Using the perforated-patch configuration, we next explored the developmental regulation of inhibitory input onto both SLINs and pyramidal cells. The evoked IPSC reversal potential (EIPSC) was measured in 225 SLINs and 123 PCs between P5 and P31 (Fig. 2). In SLINs, the mean IPSC reversal potential significantly hyperpolarized over development (Fig. 2A): at P5–P10, EIPSC was −66.2 ± 1.5 mV (n= 52) compared with −78.1 ± 3.7 mV at P30–P31 (n= 4; p= 0.03). Similarly, EIPSC in CA3 PCs shifted to more negative potentials with development (Fig. 2B) as reported previously (Ben-Ari, 2002). At P5–P10, EIPSC was −47.3 ± 2.5 mV (n= 32) and progressively hyperpolarized during development, ultimately stabilizing beyond P20 at −73.0 ± 3.8 mV (P30; n= 3; p= 0.005).
At rest, the polarity and amplitude of the IPSP is determined by the EIPSC relative to the resting membrane potential (Vrest). Thus, we next measured the Vrest of both SLINs and PCs using a noninvasive method in cell-attached mode (Verheugen et al., 1999). By applying voltage ramps from −100 to+200 mV using electrodes containing 155 mm K+ (Fig. 2C,D), endogenous voltage-gated potassium channels were activated. Assuming the intracellular K+ of the cell to be ∼155 mm, Vrest can be derived from the reversal potential of the voltage-gated K+ conductance (Verheugen et al., 1999). This technique provides a powerful and accurate way to determine resting membrane potential without perturbing the intracellular environment. The mean Vrest of SLINs significantly changed across the developmental range tested (P8–P30) (Fig. 2E). At P8–P10, the mean SLIN Vrest was −63.2 ± 1.5 mV (n= 11) compared with −75.4 ± 2.0 mV at P30 (n= 7; p= 0.001). In contrast, the Vrest of PCs did not significantly differ across the same developmental age range (Fig. 2F). Vrest was −66.8 ± 2.7 mV (n= 10) at P8–P10 and −62.8 ± 4.4 mV (n= 5) at P30 (p= 0.43).
A comparison of EIPSC and Vrest in SLINs revealed that the driving force for inhibition at rest was maintained within 1–4 mV across all ages measured (Fig. 2G), suggesting that inhibition onto CA3 SLINs was primarily shunting rather than hyperpolarizing in nature (Bartos et al., 2002). In contrast, CA3 PC IPSPs had a depolarizing driving force early in development (+18.9 ± 1.0 mV at ≤P10), which became hyperpolarizing during maturation (−5.9 ± 2.1, −9.9 ± 1.3, −10.2 ± 0.9 mV at P12–P16, P18–P25, and P30–P31) (Fig. 2H), consistent with previous reports (Ben-Ari et al., 1989).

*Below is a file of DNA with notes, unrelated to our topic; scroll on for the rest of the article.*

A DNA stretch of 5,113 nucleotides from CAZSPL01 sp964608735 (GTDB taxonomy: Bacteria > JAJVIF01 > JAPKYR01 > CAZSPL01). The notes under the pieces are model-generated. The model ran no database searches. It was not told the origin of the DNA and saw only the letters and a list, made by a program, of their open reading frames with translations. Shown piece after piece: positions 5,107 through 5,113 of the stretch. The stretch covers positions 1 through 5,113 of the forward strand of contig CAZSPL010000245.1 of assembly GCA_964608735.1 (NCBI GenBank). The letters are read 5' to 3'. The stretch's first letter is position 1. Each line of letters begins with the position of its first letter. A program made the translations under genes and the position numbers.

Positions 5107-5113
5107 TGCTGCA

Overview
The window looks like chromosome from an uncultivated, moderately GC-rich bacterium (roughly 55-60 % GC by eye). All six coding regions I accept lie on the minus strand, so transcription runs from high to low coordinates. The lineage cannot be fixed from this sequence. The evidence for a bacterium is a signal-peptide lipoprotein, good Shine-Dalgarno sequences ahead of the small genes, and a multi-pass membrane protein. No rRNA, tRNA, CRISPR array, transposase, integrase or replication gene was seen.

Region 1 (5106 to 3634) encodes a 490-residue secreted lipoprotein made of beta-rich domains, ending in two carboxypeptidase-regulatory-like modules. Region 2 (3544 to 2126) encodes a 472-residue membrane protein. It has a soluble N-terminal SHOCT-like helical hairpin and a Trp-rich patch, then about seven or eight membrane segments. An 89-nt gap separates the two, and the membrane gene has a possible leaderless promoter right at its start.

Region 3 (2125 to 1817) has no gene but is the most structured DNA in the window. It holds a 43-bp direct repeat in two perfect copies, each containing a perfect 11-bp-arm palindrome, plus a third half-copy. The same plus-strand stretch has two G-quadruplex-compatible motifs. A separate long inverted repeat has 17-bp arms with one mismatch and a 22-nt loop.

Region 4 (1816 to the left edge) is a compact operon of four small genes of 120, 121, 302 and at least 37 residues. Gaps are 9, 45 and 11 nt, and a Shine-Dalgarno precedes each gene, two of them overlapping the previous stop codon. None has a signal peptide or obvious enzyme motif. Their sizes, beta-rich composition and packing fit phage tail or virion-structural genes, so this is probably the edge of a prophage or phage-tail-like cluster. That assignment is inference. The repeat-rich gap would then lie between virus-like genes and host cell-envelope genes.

The cotransporters NKCC1 and KCC2 are not developmentally regulated in SLINs
In immature PCs, expression of the NKCC1 transporter maintains an elevated level of intracellular [Cl−] and accounts for the positive IPSP driving force early in development (Ben-Ari, 2002). During the first weeks of postnatal life, KCC2 expression increases, resulting in a lowering of intracellular [Cl−], which is considered the primary determinant of the developmental IPSP polarity switch observed in PCs (Rivera et al., 1999; Yamada et al., 2004; Zhu et al., 2005). Whether a similar developmental switch in NKCC1 or KCC2 expression occurs in SLINs is not known.
Unfortunately, drugs that selectively block each transporter do not exist, although the loop diuretics bumetanide and furosemide are widely used to block either NKCC1 or KCC2, respectively. Bumetanide at low concentrations (<20 μm) is relatively selective for NKCC1 (Payne, 1997; Russell, 2000; Dzhala et al., 2005) [although at this concentration it blocks recombinant KCC2 by ∼30% (Payne, 1997)] and furosemide at ≤100 μm is reasonably specific for KCC2 (Staley, 2002; Rivera et al., 2005). In P14–P17 SLINs, application of furosemide (100 μm) routinely shifted EIPSC to more positive potentials (−51.6 ± 2.6 vs −65.6 ± 3.8 mV in control; p= 0.04; n= 7), presumably by an elevation of intracellular Cl− by unblocked NKCC1 activity (Fig. 3A–C). In contrast, in the presence of bumetanide (20 μm), the EIPSC was shifted to more negative potentials (−81.9 ± 4.1 mV; n= 5; p= 0.002) (Fig. 3B,C) consistent with a lowering of intracellular Cl− by residual KCC2 activity. For consistency, all measurements of the impact of both drugs were made >10 min after drug application, at a time point at which the effect on EIPSC had stabilized. These data suggest that the interplay between NKCC1 and KCC2 activity established the SLIN IPSP reversal potential close to Vrest (Bartos et al., 2002).
Given the important role for the developmental regulation of KCC2 expression in establishing the pyramidal cell EIPSC, we next determined whether SLINs showed developmental changes in NKCC1 or KCC2 activity. Despite having opposing influence on EIPSC, there was no significant change in the developmental sensitivity of SLINs to either furosemide or bumetanide between P7 and P31 (Fig. 3D). At P7–P10 and P28–P32, bumetanide caused a −7.7 ± 2.7 mV (n= 6) and −2.1 ± 3.5 mV (n= 5) (p= 0.25) shift in EIPSC, respectively. Similarly, furosemide caused a 4.5 ± 1.8 mV (n= 9) and 4.5 ± 1.7 mV (n= 3) (p= 0.21) shift in EIPSC.